In Their Own Words – When Going Downhill is a Good Thing…
This “In Their Own Words” is by Suzanne Lanthier, the Executive Director for Autism Speaks Canada.
When you live in Canada, there are a few things that are a ‘safe bet’. First, any news about hockey will make the first page of our national newspaper (case in point last June when the front page story of the Globe and Mail showcased the winners of the Stanley Cup – which incidentally was side by side with the latest findings in autism genetics research .. the closest Dr. Steven Scherer will ever get to a Stanley Cup!!).
Second safe bet – there will be snow.
This past weekend, Toronto got its first real winter snowfall. My 11-year old son, Scotty, loves the snow. He is mesmerized by the sight of flakes reflecting in the streetlights and can sit and watch this wonder of nature for hours. I keep telling him that if he was out there shoveling it with me, he wouldn’t think it was so fantastic but I’ll let him have his fun… for now.
Scotty’s autism coupled with his clubfoot makes skating really difficult and painful. His grasp of the rules surrounding team sports is limited at best, so hockey is not an activity that I have pushed too hard. But he’s a Canadian and with that comes the need to find an outdoor winter activity that he can embrace. Tobogganing or sledding was something up until a few years ago Scotty quite enjoyed. Until, that is, we had “crash day” – which really just amounted to a minor collision with another younger boy on our local sledding hill. But with “crash day,” Scotty’s love of tobogganing all came to a crashing halt.
From that moment on, anytime tobogganing was mentioned it was met with significant anxiety and “no sled, no sled, no sled, no crash, no crash, no crash” – red face, panic look, heart racing – you get the picture. He still really liked going to the hill and watching the other kids go down the hill and he especially enjoyed pushing his mother down on the sled (oh my aching you-know-what!!), but to get him to go down was a lost cause. Every once in a while, he’d sit on the “boat” – his word for the sled – but that was about all I could get out of him. The slightest move forward was met with him springing off the sled faster than a slapshot coming off of Crosby’s stick.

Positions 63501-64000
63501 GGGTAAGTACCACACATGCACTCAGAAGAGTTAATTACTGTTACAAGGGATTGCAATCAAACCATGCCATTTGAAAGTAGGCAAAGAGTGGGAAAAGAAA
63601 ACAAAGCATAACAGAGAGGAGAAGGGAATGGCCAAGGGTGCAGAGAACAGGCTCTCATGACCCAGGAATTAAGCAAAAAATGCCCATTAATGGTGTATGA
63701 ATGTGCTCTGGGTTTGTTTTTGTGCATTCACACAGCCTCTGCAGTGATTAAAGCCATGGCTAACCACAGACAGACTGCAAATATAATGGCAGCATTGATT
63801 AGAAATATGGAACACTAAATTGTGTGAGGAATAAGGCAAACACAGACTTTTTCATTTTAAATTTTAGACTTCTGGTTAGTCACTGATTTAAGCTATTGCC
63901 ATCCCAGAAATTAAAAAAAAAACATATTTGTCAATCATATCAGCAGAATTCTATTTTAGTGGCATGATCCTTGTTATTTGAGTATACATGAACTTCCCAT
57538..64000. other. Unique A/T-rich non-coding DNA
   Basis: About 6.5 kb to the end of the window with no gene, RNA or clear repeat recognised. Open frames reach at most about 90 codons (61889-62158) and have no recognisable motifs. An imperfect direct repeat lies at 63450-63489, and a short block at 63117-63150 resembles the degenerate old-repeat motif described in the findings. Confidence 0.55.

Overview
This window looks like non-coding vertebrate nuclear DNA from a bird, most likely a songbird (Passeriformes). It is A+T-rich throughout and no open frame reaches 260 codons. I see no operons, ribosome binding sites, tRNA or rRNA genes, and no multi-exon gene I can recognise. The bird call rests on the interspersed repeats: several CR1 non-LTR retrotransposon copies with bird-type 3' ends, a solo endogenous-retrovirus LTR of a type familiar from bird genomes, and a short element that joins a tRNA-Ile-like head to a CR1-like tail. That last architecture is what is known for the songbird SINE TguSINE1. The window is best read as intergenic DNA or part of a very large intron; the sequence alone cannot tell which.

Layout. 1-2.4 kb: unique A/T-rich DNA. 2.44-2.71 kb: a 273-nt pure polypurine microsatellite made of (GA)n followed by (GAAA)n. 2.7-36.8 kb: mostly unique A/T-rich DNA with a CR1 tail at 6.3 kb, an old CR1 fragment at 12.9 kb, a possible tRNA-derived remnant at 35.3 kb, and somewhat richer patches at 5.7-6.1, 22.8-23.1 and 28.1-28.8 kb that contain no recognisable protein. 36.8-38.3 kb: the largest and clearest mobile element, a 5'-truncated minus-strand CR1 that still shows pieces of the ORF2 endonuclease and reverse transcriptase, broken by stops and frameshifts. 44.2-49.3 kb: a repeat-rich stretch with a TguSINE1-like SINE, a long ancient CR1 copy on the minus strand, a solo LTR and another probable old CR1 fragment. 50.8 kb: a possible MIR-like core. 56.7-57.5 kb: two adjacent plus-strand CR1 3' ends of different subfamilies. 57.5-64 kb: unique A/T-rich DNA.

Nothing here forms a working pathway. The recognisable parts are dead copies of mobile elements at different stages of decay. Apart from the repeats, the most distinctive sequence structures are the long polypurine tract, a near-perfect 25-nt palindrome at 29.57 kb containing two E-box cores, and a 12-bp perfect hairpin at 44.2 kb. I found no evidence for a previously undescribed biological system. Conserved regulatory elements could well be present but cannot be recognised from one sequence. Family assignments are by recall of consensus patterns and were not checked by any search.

Until, that is, this past Sunday. We gave it another shot. It was late – about 5 PM – so only a few die-hards left on the hill. I put the “boat” at the top of the smallest incline and waited. It was a spectacular evening – clear, calm, not too cold. The moon (another of Scotty’s favourite things to gaze at in the sky) was out and a beautiful crescent shape. He climbed in and sat down. He saw some kids at the bottom of the hill and promptly rolled out with the same “no crash, no sled” that I’ve heard before. “Oh well, guess its not going to happen” I thought. So I sat and waited for him to push me down as per our usual routine.
Instead, after a few minutes, he got in the “boat” and said “just mom and Scotty” and down we went. It’s hard to know how to react sometimes. Do I cheer and make a big deal about it or just act ‘natural?’ I went with playing it cool. “OK,” I said, “let’s do it again.” And we did – again and again and again.
Scotty is an observer, and he could see that the other kids were going down on their own. So just when I was about to call it a night, he looked up at me from the “boat” and said “just Scotty.” Really?? I made him repeat it a few times until the tone of his voice pretty much said “Listen lady, I’m ready to go down on my own .. don’t make me think about it anymore or I won’t.”
So, down he went – just Scotty – on his own. I admit that I didn’t play it cool after that. I cheered like he scored the overtime goal in Game 7 of the Stanley Cup playoffs. He may as well have.
After a few more runs with “just Scotty” it was really getting dark and we were the only ones left on the hill. We both could have stayed all night but I had to be the ‘mom’ and call it a night.
We went back on Monday night. I got to go down once with him – just once. I may have to buy my own “boat.”
“In Their Own Words” is a series within the Autism Speaks blog which shares the voices of people who have autism, as well as their loved ones. If you have a story you wish to share about your personal experience with autism, please send it to firstname.lastname@example.org. Autism Speaks reserves the right to edit contributions for space, style and content. Because of the volume of submissions, not all can be published on the site.